Saverin is one of Facebook’s co-founders. He had 53 million Facebook shares in 2012, or around 2% of all outstanding shares.
During his junior year at Harvard, Saverin met Mark Zuckerberg. The Winklevoss twins had recently engaged Mark to establish The Harvard Connection, an early social network. Instead, Mark opted to create an online version of a physical book that was delivered to all freshmen at institutions and featured a photo alongside some basic biographical information. The title of this book was “The Face Book.”
Mark approached Eduardo with his idea for TheFacebook.com in late 2003. Eduardo helped Mark get the money he needed to buy servers and get the website up and operating. In February 2004, TheFacebook.com was launched. Saverin served as chief financial officer and business manager as a co-founder. Along with Mark Zuckerberg, Dustin Moskovitz, and Chris Hughes, Saverin is one of four co-founders of Facebook.com.
Eduardo relocated to New York City for an internship at Lehman Brothers that summer, while Mark relocated to Palo Alto to work on what would eventually become “Facebook.com.”
Saverin abandoned his American citizenship in September 2011. He was able to save an estimated $700 million in capital gains taxes as a result. He has been in Singapore since 2009 and has indicated that he abandoned his American citizenship in order to live and work there. He refuted claims that he departed the United States to avoid paying taxes.
Saverin and Elaine Andriejanssen met in college in Massachusetts. In the spring of 2014, they got engaged and celebrated with a grandiose engagement party in Bali that included a performance by John Legend.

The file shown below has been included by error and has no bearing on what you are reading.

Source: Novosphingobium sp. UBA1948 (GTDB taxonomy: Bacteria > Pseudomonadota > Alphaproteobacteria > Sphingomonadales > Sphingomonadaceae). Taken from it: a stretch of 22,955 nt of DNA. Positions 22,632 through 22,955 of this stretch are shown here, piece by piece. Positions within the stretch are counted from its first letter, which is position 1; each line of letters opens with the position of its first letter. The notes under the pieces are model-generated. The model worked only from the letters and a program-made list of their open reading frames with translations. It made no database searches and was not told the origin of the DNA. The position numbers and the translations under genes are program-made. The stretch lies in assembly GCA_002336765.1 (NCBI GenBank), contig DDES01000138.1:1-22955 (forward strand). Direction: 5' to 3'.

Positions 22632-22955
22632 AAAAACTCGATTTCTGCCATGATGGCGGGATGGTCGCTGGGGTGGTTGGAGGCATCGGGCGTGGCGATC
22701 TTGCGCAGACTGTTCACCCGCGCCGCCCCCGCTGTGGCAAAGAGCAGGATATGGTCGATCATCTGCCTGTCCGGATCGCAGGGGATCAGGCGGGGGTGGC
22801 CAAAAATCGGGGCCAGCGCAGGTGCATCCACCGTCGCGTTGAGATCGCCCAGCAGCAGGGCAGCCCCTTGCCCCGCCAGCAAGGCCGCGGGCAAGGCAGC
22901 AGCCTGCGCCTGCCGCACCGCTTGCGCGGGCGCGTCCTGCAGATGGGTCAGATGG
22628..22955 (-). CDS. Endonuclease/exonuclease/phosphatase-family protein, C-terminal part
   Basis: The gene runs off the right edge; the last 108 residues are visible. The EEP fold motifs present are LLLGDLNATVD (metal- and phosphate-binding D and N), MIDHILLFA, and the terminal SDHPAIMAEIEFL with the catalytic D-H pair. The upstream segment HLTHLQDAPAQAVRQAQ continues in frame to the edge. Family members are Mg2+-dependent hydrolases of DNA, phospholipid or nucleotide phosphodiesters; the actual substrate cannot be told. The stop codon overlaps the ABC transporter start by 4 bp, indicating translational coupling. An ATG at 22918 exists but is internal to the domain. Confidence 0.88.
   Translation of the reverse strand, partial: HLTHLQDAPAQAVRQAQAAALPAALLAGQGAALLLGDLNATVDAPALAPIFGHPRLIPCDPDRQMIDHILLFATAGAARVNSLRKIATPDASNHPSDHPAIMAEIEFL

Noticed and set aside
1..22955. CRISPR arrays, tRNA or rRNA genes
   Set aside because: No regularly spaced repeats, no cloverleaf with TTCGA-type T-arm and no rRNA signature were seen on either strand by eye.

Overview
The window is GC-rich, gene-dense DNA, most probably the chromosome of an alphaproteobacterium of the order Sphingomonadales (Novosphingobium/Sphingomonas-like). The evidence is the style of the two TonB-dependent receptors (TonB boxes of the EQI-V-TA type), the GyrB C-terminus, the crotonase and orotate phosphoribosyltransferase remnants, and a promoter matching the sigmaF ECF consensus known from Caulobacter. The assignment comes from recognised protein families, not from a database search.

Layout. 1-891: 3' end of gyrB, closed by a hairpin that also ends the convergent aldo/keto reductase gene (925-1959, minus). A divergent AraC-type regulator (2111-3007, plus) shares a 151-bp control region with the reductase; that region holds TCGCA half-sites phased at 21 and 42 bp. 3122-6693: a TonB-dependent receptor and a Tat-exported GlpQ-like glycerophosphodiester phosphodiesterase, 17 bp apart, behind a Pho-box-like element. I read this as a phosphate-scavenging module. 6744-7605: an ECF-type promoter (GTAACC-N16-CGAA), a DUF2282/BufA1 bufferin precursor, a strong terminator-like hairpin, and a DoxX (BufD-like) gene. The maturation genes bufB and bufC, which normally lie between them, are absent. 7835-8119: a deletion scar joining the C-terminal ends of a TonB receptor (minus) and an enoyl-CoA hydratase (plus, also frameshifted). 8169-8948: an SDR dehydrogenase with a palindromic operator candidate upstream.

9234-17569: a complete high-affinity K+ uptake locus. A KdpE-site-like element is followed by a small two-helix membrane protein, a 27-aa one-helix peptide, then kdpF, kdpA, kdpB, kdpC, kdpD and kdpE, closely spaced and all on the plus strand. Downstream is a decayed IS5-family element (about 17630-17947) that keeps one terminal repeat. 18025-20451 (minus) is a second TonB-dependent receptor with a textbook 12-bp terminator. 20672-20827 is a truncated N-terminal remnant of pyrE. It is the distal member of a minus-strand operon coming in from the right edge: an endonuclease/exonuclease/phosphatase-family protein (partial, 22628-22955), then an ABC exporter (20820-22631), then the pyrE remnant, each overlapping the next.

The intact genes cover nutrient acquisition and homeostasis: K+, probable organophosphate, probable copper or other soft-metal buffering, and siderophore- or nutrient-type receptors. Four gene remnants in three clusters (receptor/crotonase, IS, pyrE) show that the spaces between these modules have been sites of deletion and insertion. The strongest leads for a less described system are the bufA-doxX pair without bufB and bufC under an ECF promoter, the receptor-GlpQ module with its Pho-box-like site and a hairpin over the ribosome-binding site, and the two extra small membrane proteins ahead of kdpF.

The pair married on the French Riviera on June 25, 2015. She is a Chinese Indonesian woman who attended Raffles Girls’ School in Singapore and Tufts University. She worked for Franklin Templeton Investments as a quantitative research analyst. Her family owns and operates a number of enterprises in Indonesia.
Andrew Garfield portrays Saverin in the film The Social Network, which depicts the years leading up to the formation of Facebook.
Eduardo Saverin and Mark Zuckerberg, a Harvard classmate, started Facebook in 2004.He’s now a venture investor, but his small but lucrative ownership in Facebook is still the source of the majority of his money. In 2016, he co-founded B Capital with Raj Ganguly, a BCG and Bain Capital veteran.
Saverin co-founded Aporta, an online charity platform, in 2010. In 2015, Saverin created B Funding, a venture capital firm focused on Southeast Asia and India. In 2016, Saverin’s fund made over $140 million in early Asian investments, including Ninja Van, a Singaporean transportation company.
Saverin and his partner, Raj Ganguly, have been working on deploying their first $360 million technology fund (of which Saverin fronted an undisclosed portion), driven by a twist on the usual firm-building approach, since creating B Capital in 2015. Most venture capital firms begin small, with a couple of investments in local businesses. B Capital, on the other hand, started with a worldwide approach and has 30 employees in California (San Francisco and Los Angeles), New York, and Singapore.
Eduardo began to feel left out and angry of Mark’s business decisions at some point. He froze Facebook’s bank account in protest. As a sort of vengeance, and to limit his influence over how Facebook is funded, Zuckerberg used a devious type of corporate sabotage.
At the time, Facebook was set to accept a $500,000 investment from Peter Thiel in exchange for a 9% stake in the company. Before accepting the payments, Facebook needed to create a new Delaware-based LLC to purchase the prior Florida-based firm.
Eduardo went from owning 34 percent of their prior company to owning 24 percent of the new company when this transaction took place. Eduardo agreed to hand over his rights to Facebook’s intellectual property as well as his 3 million former “founder’s shares” in a contract. Except for Eduardo, all of the founders received 9 million brand new shares as a result of this transaction. Saverin’s stake was reduced to less than 10% as a result of this.
Eduardo was obviously enraged when he discovered out and promptly filed a lawsuit. Facebook countersued, claiming that Saverin’s stock purchase agreements from October 2005 were void. Saverin said that over the summer, Zuckerberg squandered Facebook’s (Saverin’s) money on personal expenses. Both lawsuits were settled out of court, and Eduardo’s interest in the company was later extended to a considerably larger one.